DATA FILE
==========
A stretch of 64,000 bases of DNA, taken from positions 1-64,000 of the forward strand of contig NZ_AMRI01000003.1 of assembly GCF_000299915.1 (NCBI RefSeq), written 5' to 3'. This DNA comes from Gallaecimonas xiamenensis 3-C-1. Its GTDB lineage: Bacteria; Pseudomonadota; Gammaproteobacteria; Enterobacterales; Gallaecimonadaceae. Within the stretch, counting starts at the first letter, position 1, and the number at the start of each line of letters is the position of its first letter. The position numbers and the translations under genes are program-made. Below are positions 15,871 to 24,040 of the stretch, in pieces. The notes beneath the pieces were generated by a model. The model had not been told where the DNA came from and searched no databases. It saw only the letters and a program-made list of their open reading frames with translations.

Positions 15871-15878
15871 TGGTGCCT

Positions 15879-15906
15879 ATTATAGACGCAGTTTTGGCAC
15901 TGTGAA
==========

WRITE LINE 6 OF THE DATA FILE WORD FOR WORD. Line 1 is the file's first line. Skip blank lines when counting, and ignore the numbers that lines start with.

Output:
15901 TGTGAA